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Driver Alcohol Detection Systems for Safety (DADDS)

These have been in the pipeline for quite some time.

Now Volvo is to install technology in its self-driving cars that can detect if the driver is drunk. They will use a combination of in-car cameras and sensors to spot if the motorist is showing signs of being over the limit.

Cars will slow down before ringing the Volvo call centre, and a member of staff will speak to the driver and take over the car if necessary.

The self-driving vehicle may even park the car by itself if the driver is unresponsive.

Sensors in the car will monitor changes in the physical movements of both the driver and the car to determine if an intervention is required.

Cameras focused on the driver’s eyes will look for changes such as pupil dilatation. while sensors on the steering wheel can tell how reactive the individual is behind the wheel.

This also means intervening if the driver appears too tired or distracted by checking a mobile phone – one of the biggest factors causing road accidents.

Other sensors fitted to the car itself will sense whether the car is moving erratically.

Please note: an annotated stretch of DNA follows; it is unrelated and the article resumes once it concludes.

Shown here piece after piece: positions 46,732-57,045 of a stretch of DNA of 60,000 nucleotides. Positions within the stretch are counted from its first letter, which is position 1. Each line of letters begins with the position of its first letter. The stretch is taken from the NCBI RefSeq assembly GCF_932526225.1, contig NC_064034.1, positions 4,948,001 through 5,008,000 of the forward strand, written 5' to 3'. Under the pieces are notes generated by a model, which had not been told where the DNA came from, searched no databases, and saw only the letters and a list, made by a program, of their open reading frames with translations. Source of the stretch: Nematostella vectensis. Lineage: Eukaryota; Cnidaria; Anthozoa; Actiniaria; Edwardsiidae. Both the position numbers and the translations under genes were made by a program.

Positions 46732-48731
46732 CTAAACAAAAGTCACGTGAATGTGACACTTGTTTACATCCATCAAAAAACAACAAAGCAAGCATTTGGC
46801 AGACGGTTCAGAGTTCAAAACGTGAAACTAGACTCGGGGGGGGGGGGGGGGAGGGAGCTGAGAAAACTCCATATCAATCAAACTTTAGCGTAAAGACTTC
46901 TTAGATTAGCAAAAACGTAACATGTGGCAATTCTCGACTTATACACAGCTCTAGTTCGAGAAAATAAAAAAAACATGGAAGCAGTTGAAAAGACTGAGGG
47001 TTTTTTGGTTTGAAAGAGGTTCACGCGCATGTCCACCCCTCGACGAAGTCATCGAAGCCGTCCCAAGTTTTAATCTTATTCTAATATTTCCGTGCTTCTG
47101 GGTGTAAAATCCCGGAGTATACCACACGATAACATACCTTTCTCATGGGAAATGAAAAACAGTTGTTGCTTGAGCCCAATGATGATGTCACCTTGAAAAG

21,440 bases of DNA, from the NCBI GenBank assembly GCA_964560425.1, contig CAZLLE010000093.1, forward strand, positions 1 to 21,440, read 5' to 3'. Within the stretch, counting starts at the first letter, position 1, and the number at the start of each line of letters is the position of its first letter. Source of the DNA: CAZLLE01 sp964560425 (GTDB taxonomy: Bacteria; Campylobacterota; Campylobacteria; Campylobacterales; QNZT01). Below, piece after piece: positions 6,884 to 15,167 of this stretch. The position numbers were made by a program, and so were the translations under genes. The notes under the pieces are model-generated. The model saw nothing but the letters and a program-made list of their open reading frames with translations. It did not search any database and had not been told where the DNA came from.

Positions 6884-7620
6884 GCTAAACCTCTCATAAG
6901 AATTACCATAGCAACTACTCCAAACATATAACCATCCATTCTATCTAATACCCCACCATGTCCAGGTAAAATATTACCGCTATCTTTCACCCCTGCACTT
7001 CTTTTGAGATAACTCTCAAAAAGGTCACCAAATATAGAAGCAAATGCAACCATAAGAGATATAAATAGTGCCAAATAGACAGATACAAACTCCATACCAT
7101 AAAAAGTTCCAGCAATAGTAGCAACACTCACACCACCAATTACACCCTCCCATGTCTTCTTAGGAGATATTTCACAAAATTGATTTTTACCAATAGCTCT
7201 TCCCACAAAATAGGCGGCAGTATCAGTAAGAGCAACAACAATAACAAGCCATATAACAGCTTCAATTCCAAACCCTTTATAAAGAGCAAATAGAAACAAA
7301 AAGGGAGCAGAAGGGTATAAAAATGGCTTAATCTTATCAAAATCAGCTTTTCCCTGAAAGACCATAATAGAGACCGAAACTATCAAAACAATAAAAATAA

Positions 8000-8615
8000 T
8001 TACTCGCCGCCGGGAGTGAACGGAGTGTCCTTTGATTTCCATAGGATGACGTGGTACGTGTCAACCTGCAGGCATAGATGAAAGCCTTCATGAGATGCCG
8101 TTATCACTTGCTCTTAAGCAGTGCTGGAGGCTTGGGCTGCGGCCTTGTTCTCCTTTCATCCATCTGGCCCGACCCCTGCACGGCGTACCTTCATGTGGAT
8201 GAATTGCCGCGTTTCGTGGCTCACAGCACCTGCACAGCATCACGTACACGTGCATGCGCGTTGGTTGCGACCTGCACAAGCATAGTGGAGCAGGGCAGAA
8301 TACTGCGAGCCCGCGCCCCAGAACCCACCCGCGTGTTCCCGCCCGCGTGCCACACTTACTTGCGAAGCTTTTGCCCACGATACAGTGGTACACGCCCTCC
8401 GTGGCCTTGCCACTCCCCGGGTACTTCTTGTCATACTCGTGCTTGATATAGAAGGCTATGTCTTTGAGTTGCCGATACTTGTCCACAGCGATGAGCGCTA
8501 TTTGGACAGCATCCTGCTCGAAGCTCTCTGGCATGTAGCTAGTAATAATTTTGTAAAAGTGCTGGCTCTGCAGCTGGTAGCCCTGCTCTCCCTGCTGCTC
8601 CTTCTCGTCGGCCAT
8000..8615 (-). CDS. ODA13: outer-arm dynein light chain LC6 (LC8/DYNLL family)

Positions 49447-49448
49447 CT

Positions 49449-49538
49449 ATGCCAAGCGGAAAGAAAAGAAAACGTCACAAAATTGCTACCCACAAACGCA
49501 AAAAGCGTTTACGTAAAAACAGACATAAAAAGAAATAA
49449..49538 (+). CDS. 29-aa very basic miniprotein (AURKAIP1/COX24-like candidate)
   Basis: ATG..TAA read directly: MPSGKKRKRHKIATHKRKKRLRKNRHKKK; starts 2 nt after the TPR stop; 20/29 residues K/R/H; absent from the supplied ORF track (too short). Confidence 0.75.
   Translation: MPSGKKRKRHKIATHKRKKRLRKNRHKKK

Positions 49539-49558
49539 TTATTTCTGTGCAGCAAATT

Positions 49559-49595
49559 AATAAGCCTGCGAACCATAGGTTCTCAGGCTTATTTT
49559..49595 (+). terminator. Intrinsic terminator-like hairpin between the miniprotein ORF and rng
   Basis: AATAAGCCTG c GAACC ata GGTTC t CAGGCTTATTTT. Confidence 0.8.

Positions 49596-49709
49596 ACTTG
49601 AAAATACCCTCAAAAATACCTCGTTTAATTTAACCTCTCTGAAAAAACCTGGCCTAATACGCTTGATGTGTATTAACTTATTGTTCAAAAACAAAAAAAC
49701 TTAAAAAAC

This is a huge step forward and one that is apparently in line with the views of many motorists. According to the RAC Report on Motoring 2018, some 90% of UK drivers would support plans to install breathalysers in cars to eradicate drink driving.

They would see the breath tests act as immobilisers and prevent over-the-limit drivers from starting their vehicles. Drink driving is a concern for 27% of drivers, ranking as the fifth-highest concern – up from eighth last year, according to the Report.

As cars are increasingly “smart” there is plenty of scope to use technology to increase safety. Equipment has long existed to help younger drivers show a degree of safe driving and keep insurance premiums down. France has been trialling the introduction of alcohol immobilisers as part of the court process to prevent reoffending, about which I will write separately.

Watch this space.

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